Sunday, November 04, 2007

School Shootings

A little over a year ago "Fifteen-year-old Eric Hainstock walked into Weston High School, armed and aiming to be heard Friday morning; then, authorities say, he committed a crime that reverberated across the country.

"Hainstock shot and killed his school's well-respected principal, John Klang, a 49-year-old father of three who attempted to wrestle a handgun from the boy in a school hallway, authorities allege in a criminal complaint filed Friday afternoon." Source

When it comes to school shootings almost no one talks about the system that creates the shooters. When it comes to this issue I think it is time we start to do so. This essay by Daniel Quinn is a good place to start.

Quote from Quinn's Essay: When our children start becoming murderers, we typically don't wonder what's wrong with the system that's turning them INTO murderers, we wonder what's wrong with THEM. Imagine an assembly line that out of every hundred vehicles turns out one that is horribly defective. Then imagine--instead of examining the assembly line--taking the defective vehicle out and shooting it. Then, when the next one comes along--instead of examining the assembly line--taking THAT one and shooting it. And when the next one comes along--instead of examining the assembly line--taking THAT one out and shooting it.

I was amused last year when, after the Jonesboro massacre, the prosecutor of THOSE boys vowed to go after them so fiercely that he was going to SEND A MESSAGE to the youth of America. And what was the message? WE'RE NOT GOING TO PUT UP WITH THIS SORT OF THING. Understand that? We're not just going to put up with it!

We're not going to CHANGE anything--no no, everything's perfect the way it is. We're just going to punish the hell out of you. And that'll send a message. So the NEXT bunch of boys who think of massacring their schoolmates will stop and say, "Wait a second! Hey! What was that message about massacring your schoolmates? Oh, I remember now. If you massacre your schoolmates, they're going to send you to jail for a thousand years. Or is it two thousand years? Well, I guess if it's going to be a thousand years, we'd better not massacre our schoolmates. If it were only twenty years or fifty years, then we could go ahead. But a thousand years, wow. I can't do a thousand years."

Was that the problem in Columbine--that these boys just had failed to get this message? Were they under the impression that they were just going to get slapped on the wrist for gunning down their classmates and blowing up a school and crashing an airplane into a city block? Did they do all that--or plan to do all that--because they had the mistaken idea that no one would mind?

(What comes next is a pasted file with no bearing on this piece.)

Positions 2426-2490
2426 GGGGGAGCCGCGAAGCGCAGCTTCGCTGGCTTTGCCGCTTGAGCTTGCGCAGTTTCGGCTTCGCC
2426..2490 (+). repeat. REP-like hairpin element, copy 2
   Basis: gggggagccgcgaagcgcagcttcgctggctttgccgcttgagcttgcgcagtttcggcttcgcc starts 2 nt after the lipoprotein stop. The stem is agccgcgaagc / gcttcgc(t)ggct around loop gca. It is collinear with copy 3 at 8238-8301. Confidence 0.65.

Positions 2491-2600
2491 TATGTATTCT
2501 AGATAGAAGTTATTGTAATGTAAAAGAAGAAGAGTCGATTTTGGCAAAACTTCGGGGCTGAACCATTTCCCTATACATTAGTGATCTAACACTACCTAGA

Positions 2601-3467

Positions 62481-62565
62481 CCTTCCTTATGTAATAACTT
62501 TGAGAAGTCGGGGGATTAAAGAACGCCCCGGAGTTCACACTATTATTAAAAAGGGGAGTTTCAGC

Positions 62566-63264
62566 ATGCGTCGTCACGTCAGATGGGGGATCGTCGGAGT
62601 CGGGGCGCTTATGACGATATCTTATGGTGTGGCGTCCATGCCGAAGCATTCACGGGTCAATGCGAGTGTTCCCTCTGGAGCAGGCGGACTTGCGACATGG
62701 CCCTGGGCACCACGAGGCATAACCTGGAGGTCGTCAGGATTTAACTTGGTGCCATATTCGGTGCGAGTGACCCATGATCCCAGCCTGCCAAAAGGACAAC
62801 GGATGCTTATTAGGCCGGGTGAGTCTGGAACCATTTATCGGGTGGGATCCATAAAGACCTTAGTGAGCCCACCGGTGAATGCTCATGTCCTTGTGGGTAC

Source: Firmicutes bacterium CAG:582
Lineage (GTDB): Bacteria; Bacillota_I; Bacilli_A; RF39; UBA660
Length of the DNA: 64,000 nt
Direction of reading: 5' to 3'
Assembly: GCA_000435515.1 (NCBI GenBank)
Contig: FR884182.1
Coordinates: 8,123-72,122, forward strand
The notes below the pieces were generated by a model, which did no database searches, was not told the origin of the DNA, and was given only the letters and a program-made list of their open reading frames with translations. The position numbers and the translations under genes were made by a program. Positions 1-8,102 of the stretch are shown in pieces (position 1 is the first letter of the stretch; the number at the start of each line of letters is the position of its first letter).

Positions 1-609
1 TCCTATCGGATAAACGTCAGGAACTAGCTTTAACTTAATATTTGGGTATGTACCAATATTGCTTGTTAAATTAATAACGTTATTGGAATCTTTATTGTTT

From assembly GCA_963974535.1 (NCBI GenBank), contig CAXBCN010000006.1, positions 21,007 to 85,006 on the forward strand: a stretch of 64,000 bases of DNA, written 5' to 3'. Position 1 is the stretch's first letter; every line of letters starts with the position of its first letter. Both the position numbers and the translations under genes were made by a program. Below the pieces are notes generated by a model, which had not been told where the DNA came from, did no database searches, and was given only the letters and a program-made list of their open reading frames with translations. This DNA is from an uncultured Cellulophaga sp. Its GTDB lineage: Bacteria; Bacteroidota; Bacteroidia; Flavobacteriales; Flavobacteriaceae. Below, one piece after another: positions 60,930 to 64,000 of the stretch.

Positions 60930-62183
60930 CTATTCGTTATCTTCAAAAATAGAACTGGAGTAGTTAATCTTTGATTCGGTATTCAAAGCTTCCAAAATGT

No, it's perfectly clear that they were not under any illusion about the consequences of their actions. They expected NOT to survive their adventure.

The question I want to leave with you as designers is this. How have we gone about nurturing children who have so little to live for and so much to hate that they'll happily throw their lives away if they can murder 500 classmates, blow up a school, and crash an airplane into a city block? Please don't tell me about violent video games and violent music. Instead, tell me how we've gone about nurturing children who WANT violent video games and violent music, who THRIVE on violent video games and violent music.

In general (it can be said with reasonable justification) natural selection works on this principle, "If it doesn't work, do it LESS." Any gene that works against reproductive success tends to be eliminated from the gene pool--is found less and less in the gene pool until it finally disappears. Doing less of what doesn't work is a principle that is practically instinctive to the human designer. But when it comes to our social organizations, the people of our culture follow a very different principle: If it doesn't work, do it MORE.

I almost always get a laugh with this statement. I'm not sure whether it's the shock of recognition or if people just think I'm kidding. I'm certainly not kidding. The principle is best seen at work in the institutions dedicated to maintaining the stability of our structures and systems. It's an anti-evolutionary principle, a principle that keeps anything new from happening.

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